Localized fin width scaling using a hydrogen anneal

- IBM

Transistors including one or more semiconductor fins formed on a substrate. The one or more semiconductor fins are thinner in a channel region than in source and drain regions and have rounded corners. There is a gate stack on the channel region of the one or more semiconductor fins.

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Description

BACKGROUND

Technical Field

The present invention relates to transistor fabrication and, more particularly, to the fabrication of transistors with thinned channel fins.

Description of the Related Art

Limits on length of gates in fin field effect transistors (FinFETs) are imposed by fin width. As the gate length decreases, short channel current leakage increases. Because new technologies are capable of forming progressively smaller transistors, these short channel effects become significant challenges in transistor design. Forming transistors with thinner fins helps enhance gate control over the transistor channel, thereby reducing current leakage.

However, uniformly decreasing the size of fins presents its own challenges. When the width of a fin is reduced, current crowding at the fin's exterior increases. This increases the effective resistance of the thinner fin, which impacts the drive current performance of the FinFET. This compromises the benefits to the subthreshold leakage control provided by having a thinner fin.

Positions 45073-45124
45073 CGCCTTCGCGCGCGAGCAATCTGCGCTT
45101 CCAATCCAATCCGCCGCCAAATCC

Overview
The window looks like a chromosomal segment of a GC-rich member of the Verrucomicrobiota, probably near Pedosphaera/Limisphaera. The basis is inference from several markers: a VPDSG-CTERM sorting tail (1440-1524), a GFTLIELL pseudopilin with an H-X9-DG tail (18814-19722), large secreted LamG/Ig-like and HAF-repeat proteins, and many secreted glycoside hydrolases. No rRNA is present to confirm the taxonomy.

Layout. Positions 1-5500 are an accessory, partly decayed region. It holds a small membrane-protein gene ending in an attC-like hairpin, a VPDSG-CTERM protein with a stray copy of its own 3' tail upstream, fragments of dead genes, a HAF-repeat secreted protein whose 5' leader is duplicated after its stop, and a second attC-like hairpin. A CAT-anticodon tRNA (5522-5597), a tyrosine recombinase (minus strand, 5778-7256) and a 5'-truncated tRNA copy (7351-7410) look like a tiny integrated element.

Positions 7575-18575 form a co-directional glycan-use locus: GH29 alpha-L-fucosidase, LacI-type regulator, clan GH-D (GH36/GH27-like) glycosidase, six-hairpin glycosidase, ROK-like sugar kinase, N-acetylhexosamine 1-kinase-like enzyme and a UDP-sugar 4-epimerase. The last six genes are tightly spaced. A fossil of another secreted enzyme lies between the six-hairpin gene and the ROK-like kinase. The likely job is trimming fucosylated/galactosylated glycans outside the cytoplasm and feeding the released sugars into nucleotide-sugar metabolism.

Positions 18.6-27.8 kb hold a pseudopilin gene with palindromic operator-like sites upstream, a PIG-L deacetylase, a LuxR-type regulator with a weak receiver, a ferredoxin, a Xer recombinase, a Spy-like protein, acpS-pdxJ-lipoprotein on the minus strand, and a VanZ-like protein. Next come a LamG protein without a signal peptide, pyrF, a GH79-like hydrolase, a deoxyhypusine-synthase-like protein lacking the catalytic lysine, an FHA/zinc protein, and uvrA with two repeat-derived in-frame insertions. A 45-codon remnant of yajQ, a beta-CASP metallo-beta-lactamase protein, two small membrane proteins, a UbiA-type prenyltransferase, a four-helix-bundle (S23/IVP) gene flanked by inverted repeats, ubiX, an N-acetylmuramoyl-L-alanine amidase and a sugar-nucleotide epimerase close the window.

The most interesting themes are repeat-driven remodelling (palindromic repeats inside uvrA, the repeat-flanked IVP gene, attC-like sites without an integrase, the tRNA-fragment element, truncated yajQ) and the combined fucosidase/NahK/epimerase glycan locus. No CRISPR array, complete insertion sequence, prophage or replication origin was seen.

Existing processes for thinning fins include oxidation. However, such thinning processes may undercut spacers around the channel region, resulting in physical faults or defects in the resulting transistors. As such, existing oxidation processes are inadequate for producing small-scale devices.

SUMMARY

A transistor includes one or more semiconductor fins formed on a substrate. The one or more semiconductor fins are thinner in a channel region than in source and drain regions and have rounded corners. There is a gate stack on the channel region of the one or more semiconductor fins.

A transistor includes one or more semiconductor fins formed on a substrate. The one or more semiconductor fins are thinner in a channel region than in source and drain regions and have rounded corners. There is a gate dielectric layer on the channel region of the one or more semiconductor fins. There is a gate structure on the gate dielectric layer.